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Icelandair aircraft in flight.Icelandair

A double dose of Pfizer’s finest in her system and her wanderlust fit to burst, Tamara Freeland says she was “this close” to booking a long-awaited summer vacation to Iceland on June 21, when the Government of Canada announced that fully vaccinated Canadians would be spared from both post-travel quarantine and Day 8 testing as of July 5.

Requiring only a vaccination certificate to explore the volcano-strewn Nordic nation, which lifted all domestic COVID restrictions on June 26, there was only one thing standing in Freeland’s way: The enduring federal advisory to “avoid non-essential travel outside Canada until further notice.”

“On one hand, the quarantine changes suddenly made travel possible for me,” the 50-something resident of Oakville, Ont., says. “On the other hand, the government was telling me not to travel.” Throw in pandemic horror stories about stranded travellers, lost trip deposits and withheld refunds, and Freeland says she “didn’t know what to think.”

The turning point came when Freeland phoned Icelandair customer service later that day. In short order, she was directed to a barcode-based website for booking the COVID test she’s required to take before returning to Canada, and was informed that the airline would rebook her flight back to Canada, free of charge, should she test positive.

“At that point, it seemed rude not to visit,” she says, laughing.

Icelandair’s new rebooking policy, it turns out, is just the tip of the iceberg. Now that Canada has joined scores of other countries in gradually relaxing travel restrictions as vaccination rates rise, airlines, hotels, cruise lines and tour operators around the world are bending over backward to entice Canadians to dust off their passports.

No vax, no service

With COVID-19 immunity becoming both a requirement and a motivator for international travel, hygiene and physical-distancing protocols are giving way to proof-of-vaccination policies.

The Globus group of tour operators, for instance, requires all travellers aged 12 and up to be fully vaccinated at least 14 days prior to joining the Colorado-based company’s international tours, river cruises and independent vacation packages. The new protocol takes effect on July 15.

Among cruise lines, proof of vaccination is becoming the new normal. Windstar Cruises, which resumed operations on June 19 out of Athens, is taking precautions a step further by ensuring that all crew on its six yachts join passengers in being fully vaccinated.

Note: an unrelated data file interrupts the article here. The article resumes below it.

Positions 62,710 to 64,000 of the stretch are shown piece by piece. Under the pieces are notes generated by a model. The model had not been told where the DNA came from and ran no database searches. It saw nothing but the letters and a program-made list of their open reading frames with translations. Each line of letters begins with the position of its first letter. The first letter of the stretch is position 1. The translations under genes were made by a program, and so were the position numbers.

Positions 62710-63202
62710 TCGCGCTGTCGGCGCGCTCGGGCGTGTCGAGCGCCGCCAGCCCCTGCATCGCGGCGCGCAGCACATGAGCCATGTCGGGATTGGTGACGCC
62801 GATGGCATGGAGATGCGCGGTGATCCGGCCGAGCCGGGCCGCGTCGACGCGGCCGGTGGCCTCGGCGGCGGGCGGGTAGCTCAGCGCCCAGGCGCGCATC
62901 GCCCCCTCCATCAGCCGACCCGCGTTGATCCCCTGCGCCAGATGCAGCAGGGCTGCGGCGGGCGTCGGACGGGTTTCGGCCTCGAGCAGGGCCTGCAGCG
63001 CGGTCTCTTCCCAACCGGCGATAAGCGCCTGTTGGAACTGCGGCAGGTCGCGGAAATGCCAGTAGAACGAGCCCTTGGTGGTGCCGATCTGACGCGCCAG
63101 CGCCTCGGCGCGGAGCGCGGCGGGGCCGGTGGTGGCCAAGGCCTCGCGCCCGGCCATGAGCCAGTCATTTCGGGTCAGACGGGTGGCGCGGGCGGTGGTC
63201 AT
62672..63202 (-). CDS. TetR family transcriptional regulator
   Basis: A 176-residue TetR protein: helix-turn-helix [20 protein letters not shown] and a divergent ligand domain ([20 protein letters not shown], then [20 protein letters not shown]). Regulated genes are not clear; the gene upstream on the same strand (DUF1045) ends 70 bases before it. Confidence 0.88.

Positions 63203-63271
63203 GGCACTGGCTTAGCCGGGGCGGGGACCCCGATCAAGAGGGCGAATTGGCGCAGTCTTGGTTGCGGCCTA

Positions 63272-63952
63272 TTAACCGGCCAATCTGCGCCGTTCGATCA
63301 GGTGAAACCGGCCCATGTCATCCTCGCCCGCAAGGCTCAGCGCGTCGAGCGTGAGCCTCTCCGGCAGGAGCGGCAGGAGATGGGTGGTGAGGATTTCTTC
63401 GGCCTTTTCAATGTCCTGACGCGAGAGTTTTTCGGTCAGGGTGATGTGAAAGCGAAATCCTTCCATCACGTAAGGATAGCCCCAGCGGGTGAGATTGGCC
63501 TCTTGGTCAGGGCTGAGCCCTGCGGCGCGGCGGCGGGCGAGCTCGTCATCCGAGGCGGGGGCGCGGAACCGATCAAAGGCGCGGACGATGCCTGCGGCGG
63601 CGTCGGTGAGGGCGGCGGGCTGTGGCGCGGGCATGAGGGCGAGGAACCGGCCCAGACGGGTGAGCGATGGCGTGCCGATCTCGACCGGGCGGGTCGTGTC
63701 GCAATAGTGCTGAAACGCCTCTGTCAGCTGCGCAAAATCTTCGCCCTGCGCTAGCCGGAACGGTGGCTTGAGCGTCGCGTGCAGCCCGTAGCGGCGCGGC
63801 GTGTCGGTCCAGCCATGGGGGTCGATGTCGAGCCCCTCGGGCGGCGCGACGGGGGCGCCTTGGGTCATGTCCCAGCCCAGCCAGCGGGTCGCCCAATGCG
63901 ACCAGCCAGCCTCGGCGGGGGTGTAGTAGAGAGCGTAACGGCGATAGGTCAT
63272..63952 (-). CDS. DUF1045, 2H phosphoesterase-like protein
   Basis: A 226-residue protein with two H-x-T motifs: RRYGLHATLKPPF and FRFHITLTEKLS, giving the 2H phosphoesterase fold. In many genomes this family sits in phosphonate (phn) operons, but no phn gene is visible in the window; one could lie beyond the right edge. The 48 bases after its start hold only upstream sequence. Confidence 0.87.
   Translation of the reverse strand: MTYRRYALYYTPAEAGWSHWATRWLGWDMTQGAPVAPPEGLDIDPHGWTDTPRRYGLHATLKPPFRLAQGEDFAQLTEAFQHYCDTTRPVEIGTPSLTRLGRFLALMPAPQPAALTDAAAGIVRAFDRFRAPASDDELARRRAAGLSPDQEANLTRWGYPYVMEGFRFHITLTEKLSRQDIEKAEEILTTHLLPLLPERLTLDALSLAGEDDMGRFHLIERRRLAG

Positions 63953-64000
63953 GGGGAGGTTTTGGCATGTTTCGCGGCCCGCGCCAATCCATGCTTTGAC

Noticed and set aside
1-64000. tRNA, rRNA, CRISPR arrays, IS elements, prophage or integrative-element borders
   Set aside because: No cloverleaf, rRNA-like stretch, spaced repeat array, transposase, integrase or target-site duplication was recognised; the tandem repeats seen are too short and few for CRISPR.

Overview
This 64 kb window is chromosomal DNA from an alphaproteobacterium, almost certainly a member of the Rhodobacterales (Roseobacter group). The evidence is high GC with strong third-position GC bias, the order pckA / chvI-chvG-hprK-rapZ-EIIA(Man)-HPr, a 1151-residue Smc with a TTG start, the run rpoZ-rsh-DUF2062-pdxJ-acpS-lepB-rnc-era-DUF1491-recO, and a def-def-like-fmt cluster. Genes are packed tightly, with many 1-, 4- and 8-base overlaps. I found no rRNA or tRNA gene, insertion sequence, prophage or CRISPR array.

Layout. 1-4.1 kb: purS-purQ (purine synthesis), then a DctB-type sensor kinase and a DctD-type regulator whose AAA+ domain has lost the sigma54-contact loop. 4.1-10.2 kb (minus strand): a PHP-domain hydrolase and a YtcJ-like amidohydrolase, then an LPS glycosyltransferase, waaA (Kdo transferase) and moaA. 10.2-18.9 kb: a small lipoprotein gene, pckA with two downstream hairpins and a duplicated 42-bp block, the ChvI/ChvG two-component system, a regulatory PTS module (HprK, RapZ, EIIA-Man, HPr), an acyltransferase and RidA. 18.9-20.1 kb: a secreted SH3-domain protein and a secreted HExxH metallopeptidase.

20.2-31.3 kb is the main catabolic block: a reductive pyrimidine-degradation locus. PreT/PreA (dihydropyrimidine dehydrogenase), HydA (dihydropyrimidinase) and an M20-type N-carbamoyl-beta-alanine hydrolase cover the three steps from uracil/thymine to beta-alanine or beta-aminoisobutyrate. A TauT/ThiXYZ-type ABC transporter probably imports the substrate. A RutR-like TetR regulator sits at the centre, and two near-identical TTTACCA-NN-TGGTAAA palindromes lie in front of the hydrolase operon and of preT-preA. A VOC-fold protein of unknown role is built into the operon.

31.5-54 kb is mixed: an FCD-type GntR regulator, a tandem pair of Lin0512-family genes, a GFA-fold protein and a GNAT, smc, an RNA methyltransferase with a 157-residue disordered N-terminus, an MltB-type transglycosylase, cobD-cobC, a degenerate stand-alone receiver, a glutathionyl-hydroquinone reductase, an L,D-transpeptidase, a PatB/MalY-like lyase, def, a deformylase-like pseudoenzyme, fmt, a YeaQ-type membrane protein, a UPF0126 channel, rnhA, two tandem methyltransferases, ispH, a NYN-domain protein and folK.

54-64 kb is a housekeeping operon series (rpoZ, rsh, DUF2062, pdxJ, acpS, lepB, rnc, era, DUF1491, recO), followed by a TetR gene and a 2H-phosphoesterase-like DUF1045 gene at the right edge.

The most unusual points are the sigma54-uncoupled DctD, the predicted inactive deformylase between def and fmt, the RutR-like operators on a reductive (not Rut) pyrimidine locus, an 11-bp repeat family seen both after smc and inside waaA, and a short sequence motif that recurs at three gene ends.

While international hotel chains such as Accor and Marriott strive to vaccinate all staff – the latter is giving employees in Canada and the U.S. four hours of pay to get the jab – some boutique properties, such as the luxurious Lodge at Chaa Creek in the Belizean jungle, are already there.

Flexibility comes first

Among cruise lines, proof of vaccination is becoming the new normal. Windstar Cruises, which resumed operations on June 19 out of Athens, is taking precautions a step further by ensuring that all crew on its six yachts join passengers in being fully vaccinated.

According to the Travelweek 2021 Consumer Survey conducted in June, “flexible change/cancellation policies” were cited by 51.8 per cent of respondents as the most important considerations for booking travel.

No wonder the travel industry has come to resemble a flexibility contest, with just about every major airline giving passengers the option of postponing or cancelling summer flights free of charge.

The new “Book with Confidence” policy from Toronto-based G Adventures, which allows travellers to cancel and rebook trips up to 14 days prior to departure, is being echoed in one form or another by many tour and resort operators. The Sandals and Beaches chains, for instance, are purchasing cancellation insurance on behalf of guests as part of their reservations, while Club Med guests who cancel bookings made before July 31 will receive full refunds as long as their flights were booked with Air Canada, Air Transat or WestJet. Rocky Mountaineer is offering 110-per-cent credits to guests impacted by delays, as well as providing a price guarantee for delayed packages to ensure travellers can book a similar scenic rail tour at the same price even if third-party hotels or tour operators raise their rates.

Apps abound

Announced by Prime Minister Justin Trudeau in June and updated several times since, the two-track proof-of-vaccination system offered by the ArriveCAN app allows travellers returning to Canada by land or air to digitally provide contact and quarantine information before and after re-entry.

Air Canada’s trial of a new digital tool, meanwhile, is allowing passengers on flights from Frankfurt to Toronto and Montreal to scan, upload and verify COVID-19 test results using the carrier’s mobile app. The airline plans to roll out the solution across its network later this summer pending results of the trial, and introduce new capabilities so customers can prevalidate proof of vaccination.

Then there’s IATA’s new Travel Pass app, which is being tested by Air France on flights between the Montréal-Trudeau and Paris-Charles de Gaulle airports until July 15. First announced in November, 2020, as a way to securely manage and share testing and vaccine information among governments, airlines, laboratories and travellers, the app informs passengers about the measures they need to take prior to travel, provides details on where they can get tested, and enables them to securely share their test and vaccination results with the appropriate parties.

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